True story of Lost Friends set in Louisiana – Lisa Wingate
A story of friends in the Louisiana Plantations
This is a novel of a remarkable and true story. Just after the Civil War in America, “Lost Friends” advertisements started to appear in Southern newspapers as freed slaves desperately searched for loved ones who had been sold off.
I’d never heard of this and found it very sad and poignant. We put adverts now in newspapers for objects if that. Most adverts are from companies unless you count those fun ‘I saw this girl on the 8am to London in a red coat and she smiled at me. Coffee next Friday?’ ones.
I was intrigued to read more….
Setting: A plantation in the deep south USA
What a story. What a story! This is true? I’m in tears just thinking about it.
The story is set before, during and after the American Civil War. The full picture of life on a plantation is depicted with necessary cruel detail. Life is beyond tough. Freedom is barely a dream.
From the start, the letters posted in the ‘Lost Friends’ column are printed, reminding you of what is to come. They start each chapter of the book and this is a lovely way to introduce the subject, remind the reader what these people went through and the simple gesture of a newspaper column acting as two arms hugging that person, yet to be found.
Back in Louisiana 1875, we are transported to a plantation where we meet Hannie who is hiding, watching a slave sale. She sees her family being sold like cattle and taken from her. All she has to remind her of them is a sack of glass beads which other members of her family also had. This was a link between then something their grandmother made. This is going to be the link that years, later will become particularly poignant.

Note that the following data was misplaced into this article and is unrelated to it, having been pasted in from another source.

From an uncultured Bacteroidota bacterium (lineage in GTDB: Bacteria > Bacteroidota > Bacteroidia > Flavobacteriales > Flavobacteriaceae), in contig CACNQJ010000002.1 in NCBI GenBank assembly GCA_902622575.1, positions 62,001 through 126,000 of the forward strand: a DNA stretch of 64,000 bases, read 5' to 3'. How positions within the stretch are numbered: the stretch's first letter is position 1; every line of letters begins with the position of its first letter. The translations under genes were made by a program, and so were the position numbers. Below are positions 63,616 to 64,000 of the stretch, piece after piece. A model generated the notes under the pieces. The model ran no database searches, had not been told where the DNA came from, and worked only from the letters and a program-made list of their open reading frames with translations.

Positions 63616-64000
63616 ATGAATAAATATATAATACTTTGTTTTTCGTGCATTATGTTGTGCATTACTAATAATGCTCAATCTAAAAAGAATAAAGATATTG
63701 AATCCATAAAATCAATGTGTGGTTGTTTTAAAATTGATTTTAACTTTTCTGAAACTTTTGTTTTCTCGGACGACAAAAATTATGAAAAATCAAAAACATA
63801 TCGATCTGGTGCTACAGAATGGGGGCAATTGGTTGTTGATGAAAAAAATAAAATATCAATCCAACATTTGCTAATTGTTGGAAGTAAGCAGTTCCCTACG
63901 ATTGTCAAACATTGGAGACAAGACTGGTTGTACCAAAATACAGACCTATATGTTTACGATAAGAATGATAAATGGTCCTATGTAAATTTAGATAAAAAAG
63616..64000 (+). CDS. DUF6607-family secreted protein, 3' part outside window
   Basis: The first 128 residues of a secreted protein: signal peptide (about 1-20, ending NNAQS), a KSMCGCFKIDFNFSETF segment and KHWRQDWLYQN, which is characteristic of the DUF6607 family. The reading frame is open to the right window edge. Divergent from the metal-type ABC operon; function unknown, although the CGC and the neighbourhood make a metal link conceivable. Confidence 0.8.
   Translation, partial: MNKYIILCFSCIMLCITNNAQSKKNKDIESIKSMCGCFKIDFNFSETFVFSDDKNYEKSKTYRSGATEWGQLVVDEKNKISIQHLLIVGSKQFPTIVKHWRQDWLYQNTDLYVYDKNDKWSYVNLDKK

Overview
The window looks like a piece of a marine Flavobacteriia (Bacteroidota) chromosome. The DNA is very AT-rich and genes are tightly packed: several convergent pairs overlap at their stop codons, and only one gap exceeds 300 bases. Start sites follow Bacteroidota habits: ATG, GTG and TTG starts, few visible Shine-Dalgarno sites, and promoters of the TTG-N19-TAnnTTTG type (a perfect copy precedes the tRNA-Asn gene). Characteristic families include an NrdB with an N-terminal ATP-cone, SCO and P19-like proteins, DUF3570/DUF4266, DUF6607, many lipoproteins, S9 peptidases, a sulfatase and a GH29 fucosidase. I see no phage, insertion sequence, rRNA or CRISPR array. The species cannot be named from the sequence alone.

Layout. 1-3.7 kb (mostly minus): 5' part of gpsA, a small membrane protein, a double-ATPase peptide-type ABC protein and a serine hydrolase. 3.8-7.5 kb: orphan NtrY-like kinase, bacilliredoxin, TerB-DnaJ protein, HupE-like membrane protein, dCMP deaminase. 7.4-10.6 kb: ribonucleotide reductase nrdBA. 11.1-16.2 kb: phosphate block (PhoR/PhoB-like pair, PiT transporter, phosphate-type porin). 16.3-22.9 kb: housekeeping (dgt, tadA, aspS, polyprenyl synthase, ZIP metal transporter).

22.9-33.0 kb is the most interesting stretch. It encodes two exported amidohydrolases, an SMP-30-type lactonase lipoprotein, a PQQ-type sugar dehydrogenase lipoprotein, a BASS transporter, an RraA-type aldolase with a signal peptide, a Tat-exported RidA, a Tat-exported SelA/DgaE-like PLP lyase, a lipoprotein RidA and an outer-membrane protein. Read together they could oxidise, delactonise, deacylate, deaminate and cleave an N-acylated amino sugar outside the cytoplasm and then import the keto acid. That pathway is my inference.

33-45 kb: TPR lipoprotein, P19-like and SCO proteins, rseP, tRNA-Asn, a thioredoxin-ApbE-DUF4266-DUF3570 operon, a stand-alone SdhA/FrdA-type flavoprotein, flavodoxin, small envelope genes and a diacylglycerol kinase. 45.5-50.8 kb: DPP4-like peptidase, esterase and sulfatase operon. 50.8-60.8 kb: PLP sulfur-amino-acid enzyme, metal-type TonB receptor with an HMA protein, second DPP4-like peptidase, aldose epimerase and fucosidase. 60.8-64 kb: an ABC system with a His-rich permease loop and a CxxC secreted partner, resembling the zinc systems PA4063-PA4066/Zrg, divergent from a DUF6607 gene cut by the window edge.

We follow Hannie’s journey and after the civil war, her search for her family and their beads. Together with another girl, the daughter of the plantation owners no less – she travels to find her past. They are also joined by a creole girl – and be sure that secrets come with her.
They first stumble across this newspaper column of letters looking for former slaves when they go inside a church and read the newspapers covering the walls. This is history on the walls and the girls, in their own way, find out more about their pasts than they ever could have dreamed of.
Jump to the present day timeline and we meet Benny, a teacher who wants to really teach her children more than what the history boos say. She wants to show them history, make them feel it, experience it. One day, she talks to them about a certain newspaper column, the letters within and the poignant stories contained within. I was so moved to see how happy and interested they all were to look into the column and they take on a project of their own.
The focus of both stories of this book is of course the former slaves. Their determination to find one another is heart-warming and heart breaking. This is not just a story, it’s a chance to go back to that time and be there, feel the emotions, see the fear in their eyes and wipe the tears of courage. This is a way to connect people to history so Benny’s idea was brilliant. Make history relevant, show the human side to it and the result is an emotional mess of a reader.
The author was doing research when she came across these adverts and decided to let these people’s voices be heard. A fictional tale perhaps, but one closely intertwined with the truth. This may be the people of a few slaves but each one represents so many more.
Lisa Wingate, than you for writing this. A poignant, raw and emotional read.